2. Consistent Care: Throughout their life, dogs require consistent care, including daily feeding, regular exercise, grooming, and companionship. This routine must be maintained regardless of changes in your personal life.
  3. Healthcare Over the Years: Dogs need ongoing healthcare, which includes routine vet check-ups, vaccinations, and dental care. As they age, they may develop health issues that require more frequent vet visits, medication, or special care.
  4. Training and Behavioural Management: Training is not just for puppies; it’s an ongoing process. As dogs age, their behaviour can change, and they may require additional training or behaviour modification.
  5. Adapting to Life Changes: Over the years, your life circumstances may change (such as moving, changing jobs, or family dynamics). Each of these changes can impact your dog, and you’ll need to consider how to adapt your dog’s care and routine accordingly.
  6. Emotional Bond: The bond you’ll develop with your dog will deepen over time. This emotional commitment means considering their needs alongside your own in life decisions.
  7. Senior Dog Care: As dogs age, they may require special care, including adjustments in diet, more frequent veterinary visits, and management of age-related conditions like arthritis or vision loss.
  8. End-of-Life Decisions: Eventually, you’ll face decisions about your dog’s end-of-life care. This can include managing chronic illness, deciding on palliative care, and knowing when it’s time to say goodbye. You must be prepared for this.
  9. Financial Responsibility: The cost of caring for a dog extends throughout its life. This includes regular expenses like food and preventive care, as well as potential costs for emergency medical treatment.
  10. Time and Energy: The commitment to a dog is not just financial, but also involves your time and energy. Even as personal circumstances change, the commitment to providing a loving and stable home for the dog remains.

Life Stages of an Average Dog and an Owner’s Responsibilities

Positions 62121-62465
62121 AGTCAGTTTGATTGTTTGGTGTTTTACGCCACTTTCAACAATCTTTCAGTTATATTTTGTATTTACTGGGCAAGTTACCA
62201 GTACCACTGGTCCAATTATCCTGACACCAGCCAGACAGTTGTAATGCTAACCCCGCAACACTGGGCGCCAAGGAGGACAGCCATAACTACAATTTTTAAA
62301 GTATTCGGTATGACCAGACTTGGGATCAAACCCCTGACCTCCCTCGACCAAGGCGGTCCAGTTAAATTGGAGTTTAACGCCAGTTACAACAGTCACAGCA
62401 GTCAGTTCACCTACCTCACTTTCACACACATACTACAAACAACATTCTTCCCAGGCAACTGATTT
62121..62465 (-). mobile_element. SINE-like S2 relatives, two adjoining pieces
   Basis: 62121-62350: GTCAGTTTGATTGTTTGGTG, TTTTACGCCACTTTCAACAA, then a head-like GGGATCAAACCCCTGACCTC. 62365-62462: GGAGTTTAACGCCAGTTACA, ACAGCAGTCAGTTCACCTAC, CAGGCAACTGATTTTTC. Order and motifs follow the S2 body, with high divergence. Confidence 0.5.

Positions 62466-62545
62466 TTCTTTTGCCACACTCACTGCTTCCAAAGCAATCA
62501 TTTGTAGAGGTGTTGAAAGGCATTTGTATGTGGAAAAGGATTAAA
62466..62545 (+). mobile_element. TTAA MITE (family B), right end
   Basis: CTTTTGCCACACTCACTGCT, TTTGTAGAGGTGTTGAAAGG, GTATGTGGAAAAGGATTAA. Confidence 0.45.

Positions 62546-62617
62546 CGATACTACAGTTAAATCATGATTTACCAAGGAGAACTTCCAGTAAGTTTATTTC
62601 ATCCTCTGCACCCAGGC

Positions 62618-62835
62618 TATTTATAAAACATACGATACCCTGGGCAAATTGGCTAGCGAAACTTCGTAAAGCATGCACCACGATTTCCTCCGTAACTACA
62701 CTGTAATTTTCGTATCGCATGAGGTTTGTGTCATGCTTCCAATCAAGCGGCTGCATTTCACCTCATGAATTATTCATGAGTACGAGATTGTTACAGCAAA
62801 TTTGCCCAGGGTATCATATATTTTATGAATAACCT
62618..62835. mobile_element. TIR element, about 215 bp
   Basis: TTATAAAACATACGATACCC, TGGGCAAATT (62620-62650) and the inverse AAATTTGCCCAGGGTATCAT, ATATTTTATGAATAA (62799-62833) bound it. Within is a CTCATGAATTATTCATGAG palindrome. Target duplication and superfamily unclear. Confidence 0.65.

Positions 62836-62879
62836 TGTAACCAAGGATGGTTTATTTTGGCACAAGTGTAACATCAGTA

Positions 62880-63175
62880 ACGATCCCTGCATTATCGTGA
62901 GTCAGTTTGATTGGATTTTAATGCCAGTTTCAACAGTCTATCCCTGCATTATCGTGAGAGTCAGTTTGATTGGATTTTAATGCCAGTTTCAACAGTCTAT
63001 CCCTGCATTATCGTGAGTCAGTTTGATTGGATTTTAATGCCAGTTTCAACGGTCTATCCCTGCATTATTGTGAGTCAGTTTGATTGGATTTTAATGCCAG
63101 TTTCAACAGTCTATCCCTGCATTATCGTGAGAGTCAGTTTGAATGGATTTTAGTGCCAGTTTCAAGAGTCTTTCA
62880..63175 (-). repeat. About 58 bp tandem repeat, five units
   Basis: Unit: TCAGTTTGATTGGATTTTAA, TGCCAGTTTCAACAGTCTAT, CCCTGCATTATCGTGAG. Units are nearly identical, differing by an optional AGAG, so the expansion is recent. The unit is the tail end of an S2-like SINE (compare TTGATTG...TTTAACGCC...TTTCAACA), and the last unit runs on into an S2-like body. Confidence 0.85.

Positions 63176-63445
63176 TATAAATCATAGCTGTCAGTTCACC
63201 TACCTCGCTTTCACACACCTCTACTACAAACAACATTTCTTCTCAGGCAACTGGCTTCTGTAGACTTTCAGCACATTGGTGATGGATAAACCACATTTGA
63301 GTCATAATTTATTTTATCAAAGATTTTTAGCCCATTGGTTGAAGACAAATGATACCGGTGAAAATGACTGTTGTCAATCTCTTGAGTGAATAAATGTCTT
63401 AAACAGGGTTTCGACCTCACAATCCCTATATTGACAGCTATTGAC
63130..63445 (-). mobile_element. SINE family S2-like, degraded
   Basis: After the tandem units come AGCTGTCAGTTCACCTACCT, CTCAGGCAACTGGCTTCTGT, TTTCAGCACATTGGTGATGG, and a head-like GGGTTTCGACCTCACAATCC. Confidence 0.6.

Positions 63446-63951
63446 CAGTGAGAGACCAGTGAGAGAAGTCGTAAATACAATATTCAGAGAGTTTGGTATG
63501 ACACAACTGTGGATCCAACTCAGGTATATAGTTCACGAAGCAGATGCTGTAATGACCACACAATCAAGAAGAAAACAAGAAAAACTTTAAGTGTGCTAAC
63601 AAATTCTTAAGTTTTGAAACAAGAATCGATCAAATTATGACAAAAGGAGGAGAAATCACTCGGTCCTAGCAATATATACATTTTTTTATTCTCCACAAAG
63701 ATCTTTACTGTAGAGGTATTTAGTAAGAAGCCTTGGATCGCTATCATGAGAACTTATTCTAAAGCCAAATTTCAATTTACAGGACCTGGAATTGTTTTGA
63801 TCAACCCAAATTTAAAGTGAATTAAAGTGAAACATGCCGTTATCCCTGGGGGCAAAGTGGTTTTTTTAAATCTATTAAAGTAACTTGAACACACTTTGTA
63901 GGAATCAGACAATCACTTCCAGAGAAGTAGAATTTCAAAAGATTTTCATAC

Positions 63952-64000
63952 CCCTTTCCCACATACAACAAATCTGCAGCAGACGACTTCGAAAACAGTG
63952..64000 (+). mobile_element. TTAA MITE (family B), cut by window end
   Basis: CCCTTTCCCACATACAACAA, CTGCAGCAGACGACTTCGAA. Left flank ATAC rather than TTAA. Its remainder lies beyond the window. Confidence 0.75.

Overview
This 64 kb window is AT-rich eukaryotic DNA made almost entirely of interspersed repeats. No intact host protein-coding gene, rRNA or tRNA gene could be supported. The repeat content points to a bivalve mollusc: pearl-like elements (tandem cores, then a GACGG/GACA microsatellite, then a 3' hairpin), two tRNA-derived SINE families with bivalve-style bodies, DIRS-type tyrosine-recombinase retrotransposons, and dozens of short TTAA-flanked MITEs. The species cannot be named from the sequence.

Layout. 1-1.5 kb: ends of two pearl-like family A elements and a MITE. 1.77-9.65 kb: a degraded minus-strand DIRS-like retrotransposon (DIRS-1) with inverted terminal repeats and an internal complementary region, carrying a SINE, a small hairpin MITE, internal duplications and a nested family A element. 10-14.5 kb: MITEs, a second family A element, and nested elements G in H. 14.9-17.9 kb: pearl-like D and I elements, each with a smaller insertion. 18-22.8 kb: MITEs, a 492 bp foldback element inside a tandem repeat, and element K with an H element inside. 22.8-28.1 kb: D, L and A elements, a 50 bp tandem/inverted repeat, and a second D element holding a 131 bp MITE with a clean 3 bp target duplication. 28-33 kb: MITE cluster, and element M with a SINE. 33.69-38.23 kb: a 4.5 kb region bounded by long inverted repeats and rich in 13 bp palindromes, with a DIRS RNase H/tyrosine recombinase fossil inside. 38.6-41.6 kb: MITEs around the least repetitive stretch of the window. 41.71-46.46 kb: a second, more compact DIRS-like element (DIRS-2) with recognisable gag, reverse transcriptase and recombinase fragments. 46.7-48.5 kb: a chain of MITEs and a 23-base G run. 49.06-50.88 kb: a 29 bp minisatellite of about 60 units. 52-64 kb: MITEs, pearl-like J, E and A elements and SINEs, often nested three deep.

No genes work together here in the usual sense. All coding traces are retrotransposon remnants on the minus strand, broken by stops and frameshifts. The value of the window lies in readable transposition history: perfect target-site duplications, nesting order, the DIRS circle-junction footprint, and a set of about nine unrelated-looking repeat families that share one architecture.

Before deciding to get a dog, it’s important that you’re aware of what the future will look like for you and your pet.

Closeup Photography of Adult Short-coated Tan and White Dog Sleeping on Gray Textile during Daytime

Puppy (0-1 year)

  1. Socialisation and Training: Expose puppies to various people, animals, and environments to develop well-rounded behaviour.
  2. Vaccinations and Health Checks: Complete vaccination series and regular health check-ups are vital.
  3. Feeding: Puppies require nutrient-rich food designed for their growth needs.
  4. House Training: This stage involves housebreaking and establishing a routine.
  5. Basic Training: Basic commands and obedience training are essential.

Adolescent (1-3 years)

  1. Continued Training and Socialisation: Reinforcing training and socialisation is crucial as the dog matures.
  2. Regular Exercise: Adequate exercise to manage higher energy levels.
  3. Healthcare: Routine vet visits for health maintenance.
  4. Behavioural Adjustment: Addressing any emerging behavioural issues.

Adult (3-6 years for large breeds, 3-8 years for small breeds)

  1. Stable Routine: Consistent exercise, feeding, and care routine.
  2. Health Monitoring: Regular vet check-ups; watch for signs of common adult diseases.
  3. Dental Care: Regular dental care is important.
  4. Weight Management: Monitor diet and exercise to prevent obesity.

Mature (6-10 years for large breeds, 8-12 years for small breeds)

  1. Adjusted Exercise: Modify exercise routines to suit aging joints and energy levels.
  2. Health Screenings: More frequent health screenings for age-related conditions.
  3. Dietary Adjustments: May need dietary changes for aging dogs.

Senior (10+ years for large breeds, 12+ years for small breeds)

  1. Veterinary Care: Increased veterinary care, possibly with a focus on chronic condition management and pain relief.
  2. Comfort: Providing a comfortable living environment to accommodate decreased mobility and sensory abilities.
  3. Diet and Exercise: Adjusting diet for lower energy needs and gentle exercise to maintain mobility.
  4. Regular Monitoring: Close monitoring for signs of pain or discomfort and changes in behaviour or appetite.


  1. Palliative Care: Focus on comfort and quality of life.
  2. Regular Assessments: Frequent assessments of health and comfort levels.
  3. End-of-Life Decisions: Eventually, you may need to make decisions regarding end-of-life care.

Average Costs of Dog Ownership

These are averages for the UK, and of course costs will vary across breeds, health circumstances of a particular dog, and the owner’s lifestyle.

Initial Costs

  1. Purchase/Adoption Fees: Buying a dog from a breeder can vary significantly depending on the breed, ranging from a few hundred to several thousand pounds. Adoption fees from shelters are generally lower, often around £50 to £200.
  2. Initial Veterinary Care: This includes initial vaccinations, microchipping, and potentially spaying/neutering. Costs can range from £100 to £300.